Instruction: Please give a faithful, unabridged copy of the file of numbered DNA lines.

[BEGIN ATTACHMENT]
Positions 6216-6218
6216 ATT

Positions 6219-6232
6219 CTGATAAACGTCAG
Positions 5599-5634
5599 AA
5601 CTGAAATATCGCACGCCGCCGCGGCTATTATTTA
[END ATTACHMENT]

Positions 6216-6218
6216 ATT

Positions 6219-6232
6219 CTGATAAACGTCAG
Positions 5599-5634
5599 AA
5601 CTGAAATATCGCACGCCGCCGCGGCTATTATTTA